Because, whatever they may tell you, nobody knows what God’s will is, nobody knows that there is such a thing as a Holy Book, nobody knows what the divine will is. There is no reason to think there is a ‘God’ – even if there is a ‘God’ there still is no reason to think so, and no way to know what it thinks is justice, or if its idea of justice bears any resemblance to ours or rather looks much more like injustice, or wanton cruelty for the sake of it. We don’t know, we have no way to know, there is no reason to think we do know, there are only claims, which are indistinguishable from claims that could be made by any con artist. If there is no way to tell such claims apart, then there is no reason to believe any of them, and certainly no reason to demand that anyone else believe them, much less to mix them up with the law. Law has to be transparent and on the record, not hidden and mysterious and attributed to a supernatural realm that we can’t get at, or to allegedly divine or prophetic or holy people who died many centuries ago.

Lee Smolin made a helpful point in his Edge comment on Jerry Coyne’s ‘Seeing and Believing’:

The basic ethics of an open and free society are to be prepared to defend what you believe with reasoned argument from public evidence, be prepared to change your mind, and be tolerant of diverse views on questions the evidence does not suffice to decide. Religious faith that promises great gifts in a mythical hereafter as the reward for adherence to unverifiable claims contradicts these ethics.

Law belongs in the realm where we defend our claims with reasoned argument from public evidence and are prepared to change our minds, not the realm where we are bribed and threatened by means of unverifiable claims.



It is a sin to brush crumbs onto the floor

Feb 19th, 2009 12:30 pm | By

Oh the vacancy of the religious mind.

Women are prouder than men, but men are more lustful, according to a Vatican report which states that the two sexes sin differently…”Men and women sin in different ways,” Msgr Wojciech Giertych, theologian to the papal household, wrote in L’Osservatore Romano…Msgr Giertych said the most difficult sin for men to face was lust, followed by gluttony, sloth, anger, pride, envy and greed. For women, the most dangerous sins were pride, envy, anger, lust, and sloth, he added.

Oh for godsake, who cares. Gluttony, sloth, lust, pride – mind your own business, why don’t you, and while you’re at it, why don’t you worry about moral failings that actually matter? How’s that for an idea? Why don’t you leave sloth and gluttony up to everybody’s mummy and daddy and turn your attention to cruelty and oppression and exploitation instead? Why don’t you stop straining at a gnat while swallowing a camel? Eh? Eh? Why don’t you work on your priorities? Why don’t you improve your moral sensitivities?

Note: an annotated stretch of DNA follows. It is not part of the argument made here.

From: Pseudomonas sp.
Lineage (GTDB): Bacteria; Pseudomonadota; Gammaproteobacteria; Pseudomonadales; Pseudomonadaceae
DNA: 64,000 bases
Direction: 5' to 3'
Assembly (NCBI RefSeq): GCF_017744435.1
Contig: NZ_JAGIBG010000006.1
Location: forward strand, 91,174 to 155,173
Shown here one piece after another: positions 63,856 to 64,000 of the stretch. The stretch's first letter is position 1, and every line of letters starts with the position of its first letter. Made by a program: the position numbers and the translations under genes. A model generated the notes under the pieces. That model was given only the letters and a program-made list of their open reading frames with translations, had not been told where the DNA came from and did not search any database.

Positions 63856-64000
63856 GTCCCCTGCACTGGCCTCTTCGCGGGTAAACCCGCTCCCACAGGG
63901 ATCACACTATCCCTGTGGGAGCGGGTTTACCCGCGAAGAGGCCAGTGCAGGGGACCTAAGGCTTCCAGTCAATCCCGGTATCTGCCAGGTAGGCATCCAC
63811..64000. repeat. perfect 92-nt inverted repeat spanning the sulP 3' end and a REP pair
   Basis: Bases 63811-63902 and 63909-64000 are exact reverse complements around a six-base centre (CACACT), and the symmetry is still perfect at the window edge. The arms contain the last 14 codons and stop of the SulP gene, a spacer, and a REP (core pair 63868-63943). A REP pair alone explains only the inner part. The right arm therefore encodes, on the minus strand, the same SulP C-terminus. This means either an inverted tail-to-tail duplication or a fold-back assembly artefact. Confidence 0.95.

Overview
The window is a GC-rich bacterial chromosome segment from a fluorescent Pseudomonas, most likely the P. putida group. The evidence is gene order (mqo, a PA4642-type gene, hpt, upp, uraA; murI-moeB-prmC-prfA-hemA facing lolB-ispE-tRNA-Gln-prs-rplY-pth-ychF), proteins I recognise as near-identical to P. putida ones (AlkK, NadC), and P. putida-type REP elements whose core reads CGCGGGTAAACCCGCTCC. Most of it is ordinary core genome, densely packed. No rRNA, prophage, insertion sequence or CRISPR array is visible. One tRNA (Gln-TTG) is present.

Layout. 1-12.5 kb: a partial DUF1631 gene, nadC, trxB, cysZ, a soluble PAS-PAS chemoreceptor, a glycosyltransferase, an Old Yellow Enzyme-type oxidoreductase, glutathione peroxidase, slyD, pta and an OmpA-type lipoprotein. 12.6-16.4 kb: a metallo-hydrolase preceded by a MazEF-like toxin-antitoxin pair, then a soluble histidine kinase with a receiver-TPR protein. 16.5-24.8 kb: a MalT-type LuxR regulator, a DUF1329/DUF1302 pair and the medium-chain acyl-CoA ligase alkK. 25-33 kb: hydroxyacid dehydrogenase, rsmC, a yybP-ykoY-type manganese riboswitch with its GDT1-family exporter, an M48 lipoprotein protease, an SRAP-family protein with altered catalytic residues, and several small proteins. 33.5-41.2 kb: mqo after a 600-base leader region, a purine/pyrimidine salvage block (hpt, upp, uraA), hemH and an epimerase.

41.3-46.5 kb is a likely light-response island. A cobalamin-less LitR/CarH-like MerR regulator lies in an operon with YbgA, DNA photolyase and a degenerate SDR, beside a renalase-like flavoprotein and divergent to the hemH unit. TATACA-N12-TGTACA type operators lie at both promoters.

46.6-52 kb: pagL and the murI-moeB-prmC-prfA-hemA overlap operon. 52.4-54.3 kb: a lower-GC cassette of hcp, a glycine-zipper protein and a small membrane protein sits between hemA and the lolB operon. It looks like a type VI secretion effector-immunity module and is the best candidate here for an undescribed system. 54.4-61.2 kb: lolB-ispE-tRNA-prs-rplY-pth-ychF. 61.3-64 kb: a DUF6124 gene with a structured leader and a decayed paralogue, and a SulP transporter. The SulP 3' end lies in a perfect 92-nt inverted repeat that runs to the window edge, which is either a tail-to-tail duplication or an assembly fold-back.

The Apostolic Penitentiary, one of the Vatican’s most secretive departments, which fixes the punishments and indulgences handed down to sinners, last year updated its list of deadly sins to include more modern ones. The revised list included seven modern sins it said were becoming prevalent during an era of “unstoppable globalisation”. These included: genetic modification, experiments on the person, environmental pollution, taking or selling illegal drugs, social injustice, causing poverty and financial greed.

Taking drugs! Genetic modification! Mixed in with social injustice and causing poverty. They’re hopelessly confused.



Rowan Williams pipes up again

Feb 17th, 2009 11:07 am | By

The archbishop of Canterbury seems to be incapable of taking in new information that is inimical to what he already wants to believe. Perhaps this is not even worth pointing out, in an archbishop – except of course it is, however obvious it may be, because archbishops in the UK unfortunately have a huge amount of temporal power and also a considerable amount of influence.

On the anniversary of the interview in which Dr Rowan Williams said it “seems inevitable” that some parts of sharia would be enshrined in this country’s legal code, he claimed “a number of fairly senior people” now take the same view. He added that there is a “drift of understanding” towards what he was saying, and that the public sees the difference between letting Muslim courts decide divorces and wills, and allowing them to rule on criminal cases and impose harsh punishments.